13. How many units would an average book do in the market for which my book is targeted? First year? Lifetime? How many do you think the market leader does? “The answers to these questions, once you know the cover price, will let you estimate revenues and royalties so that you can make a credible, objectively supportable request for advances.”
  14. How many units does a book like mine have to do to break even? “The answer to this question will tell you at what volume the publisher covers its costs.”
  15. How many would it have to do before you would consider it a roaring success? “The answer to this question will tell you at what point the publisher has made its customary margin. The break-even volume and the volume necessary to a target margin are natural break points for a sliding royalty scale. Consider accepting the rate first offered up to break even, but ask for a higher rate up to the target margin, and ask for the moon beyond that.”
  16. How would you see it priced? “As noted, this information helps you project revenues and royalties, but it also will tell you something about the titles your editor views as competitive — because they will necessarily fall in the same price range.”
  17. Do you think it would travel well? “If the editor says no, then it will be very hard for him/her to push for exclusive, perpetual foreign and translation rights.”
  18. Tell me about Publisher X’s foreign sales ability. Sub rights licensing (translations and adaptations)? New media capability? “Again, rights that the editor is not positioned to aggressively exploit should not be part of the package.” (Get the promotion plan)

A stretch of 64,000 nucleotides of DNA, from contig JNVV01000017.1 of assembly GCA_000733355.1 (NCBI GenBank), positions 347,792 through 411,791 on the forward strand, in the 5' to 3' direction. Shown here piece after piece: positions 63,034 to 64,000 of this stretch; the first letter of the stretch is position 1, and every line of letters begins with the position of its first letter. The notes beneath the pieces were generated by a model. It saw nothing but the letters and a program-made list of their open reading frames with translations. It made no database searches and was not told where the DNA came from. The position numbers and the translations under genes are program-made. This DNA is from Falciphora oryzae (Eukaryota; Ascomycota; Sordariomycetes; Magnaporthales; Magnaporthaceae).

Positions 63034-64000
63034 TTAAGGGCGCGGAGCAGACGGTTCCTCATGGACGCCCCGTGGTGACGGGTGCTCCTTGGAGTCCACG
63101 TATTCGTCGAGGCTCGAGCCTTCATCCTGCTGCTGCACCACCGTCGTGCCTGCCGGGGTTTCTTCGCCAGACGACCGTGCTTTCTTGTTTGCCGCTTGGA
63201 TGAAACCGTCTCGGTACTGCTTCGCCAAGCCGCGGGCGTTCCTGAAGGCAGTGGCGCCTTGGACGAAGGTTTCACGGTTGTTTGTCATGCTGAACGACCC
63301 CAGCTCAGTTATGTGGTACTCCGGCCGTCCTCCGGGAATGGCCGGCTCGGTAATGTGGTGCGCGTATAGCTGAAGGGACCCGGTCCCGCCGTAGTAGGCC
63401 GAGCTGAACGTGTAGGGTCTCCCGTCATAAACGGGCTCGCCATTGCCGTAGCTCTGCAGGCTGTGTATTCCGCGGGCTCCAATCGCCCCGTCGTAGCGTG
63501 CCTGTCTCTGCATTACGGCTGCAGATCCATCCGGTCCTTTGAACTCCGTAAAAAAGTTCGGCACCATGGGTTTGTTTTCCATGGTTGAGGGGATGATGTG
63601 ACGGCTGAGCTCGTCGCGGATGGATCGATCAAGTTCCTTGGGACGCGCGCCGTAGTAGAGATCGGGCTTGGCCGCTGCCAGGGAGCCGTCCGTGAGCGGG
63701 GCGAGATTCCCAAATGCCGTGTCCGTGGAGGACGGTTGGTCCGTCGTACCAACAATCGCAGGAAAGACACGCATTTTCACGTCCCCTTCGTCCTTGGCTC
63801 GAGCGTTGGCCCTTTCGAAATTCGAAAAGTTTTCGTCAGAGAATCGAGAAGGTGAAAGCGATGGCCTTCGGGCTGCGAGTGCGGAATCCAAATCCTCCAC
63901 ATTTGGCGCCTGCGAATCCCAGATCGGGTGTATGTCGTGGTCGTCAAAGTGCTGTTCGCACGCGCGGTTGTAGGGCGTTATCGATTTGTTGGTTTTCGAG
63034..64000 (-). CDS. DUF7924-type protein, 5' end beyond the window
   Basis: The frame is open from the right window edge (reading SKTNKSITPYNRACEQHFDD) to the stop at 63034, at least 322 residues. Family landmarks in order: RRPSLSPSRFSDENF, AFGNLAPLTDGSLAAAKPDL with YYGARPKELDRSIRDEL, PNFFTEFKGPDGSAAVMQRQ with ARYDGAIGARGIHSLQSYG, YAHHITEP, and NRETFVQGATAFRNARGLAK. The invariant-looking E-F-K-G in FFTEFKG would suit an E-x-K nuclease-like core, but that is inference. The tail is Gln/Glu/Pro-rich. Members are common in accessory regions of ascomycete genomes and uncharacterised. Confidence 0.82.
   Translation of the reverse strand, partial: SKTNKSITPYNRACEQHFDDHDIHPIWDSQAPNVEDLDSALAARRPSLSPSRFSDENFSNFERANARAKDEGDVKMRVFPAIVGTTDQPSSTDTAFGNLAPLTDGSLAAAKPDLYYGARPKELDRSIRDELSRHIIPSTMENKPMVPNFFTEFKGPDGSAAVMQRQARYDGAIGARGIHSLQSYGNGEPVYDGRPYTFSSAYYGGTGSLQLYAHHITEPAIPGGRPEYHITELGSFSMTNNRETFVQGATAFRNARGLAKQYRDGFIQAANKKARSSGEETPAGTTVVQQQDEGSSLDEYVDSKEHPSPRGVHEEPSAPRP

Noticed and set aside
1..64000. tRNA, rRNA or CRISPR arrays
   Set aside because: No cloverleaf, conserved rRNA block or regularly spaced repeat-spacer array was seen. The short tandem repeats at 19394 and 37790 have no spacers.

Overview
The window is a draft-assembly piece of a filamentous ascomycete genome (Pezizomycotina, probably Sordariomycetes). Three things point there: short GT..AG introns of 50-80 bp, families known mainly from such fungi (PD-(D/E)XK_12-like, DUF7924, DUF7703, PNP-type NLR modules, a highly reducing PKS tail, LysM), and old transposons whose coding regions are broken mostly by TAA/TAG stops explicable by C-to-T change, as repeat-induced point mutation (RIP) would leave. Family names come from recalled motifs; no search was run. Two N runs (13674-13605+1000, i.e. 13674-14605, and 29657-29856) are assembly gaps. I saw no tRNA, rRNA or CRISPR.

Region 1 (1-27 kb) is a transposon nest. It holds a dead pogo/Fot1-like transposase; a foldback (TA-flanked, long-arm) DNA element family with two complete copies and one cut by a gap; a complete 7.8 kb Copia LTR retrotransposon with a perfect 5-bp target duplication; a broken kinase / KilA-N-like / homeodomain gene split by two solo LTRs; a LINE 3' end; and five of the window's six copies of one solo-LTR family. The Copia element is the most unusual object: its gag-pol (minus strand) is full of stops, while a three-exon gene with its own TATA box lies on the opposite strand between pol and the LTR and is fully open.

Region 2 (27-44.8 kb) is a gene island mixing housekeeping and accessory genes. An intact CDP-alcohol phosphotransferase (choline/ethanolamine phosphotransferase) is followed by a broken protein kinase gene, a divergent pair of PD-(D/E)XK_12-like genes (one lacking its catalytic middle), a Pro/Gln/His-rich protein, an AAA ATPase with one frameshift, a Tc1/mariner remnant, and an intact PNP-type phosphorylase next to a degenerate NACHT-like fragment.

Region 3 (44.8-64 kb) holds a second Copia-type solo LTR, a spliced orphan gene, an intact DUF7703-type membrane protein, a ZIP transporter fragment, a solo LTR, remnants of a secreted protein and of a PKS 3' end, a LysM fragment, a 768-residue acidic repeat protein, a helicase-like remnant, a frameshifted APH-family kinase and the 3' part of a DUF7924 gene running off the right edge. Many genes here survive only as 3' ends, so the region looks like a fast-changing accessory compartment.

19. What would you envision doing to promote a book like mine? Promotional brochure (how many pages? Full color? How big a mailing?) How many review copies/comps? Presentation at sales conference? Author appearances? Newpaper/Journal ads? Anything else? “Most publishing contracts say very little indeed about what the publisher will do to market and promote your work. If you get a sales pitch from the editor, make an effort to reduce it to writing and reference it in the publishing contract.”  (Check the back door)
  20. Roughly what percent of the titles you sign actually make it into print? “The answer to this question will tell you how important it is to introduce an objective acceptability standard into the manuscript delivery clause.”
  21. Is there anything else I should know about you or about how you see my book fitting in your list? “If your editor is still talking, you should still be taking notes.” “You will not get answers to all of these questions,” said Gillen. “And you will not get answers to any of them without a fair amount of prodding. But the time and effort you spend will tell you volumes about the editor and will pay many dividends when the time comes to negotiate that contract.”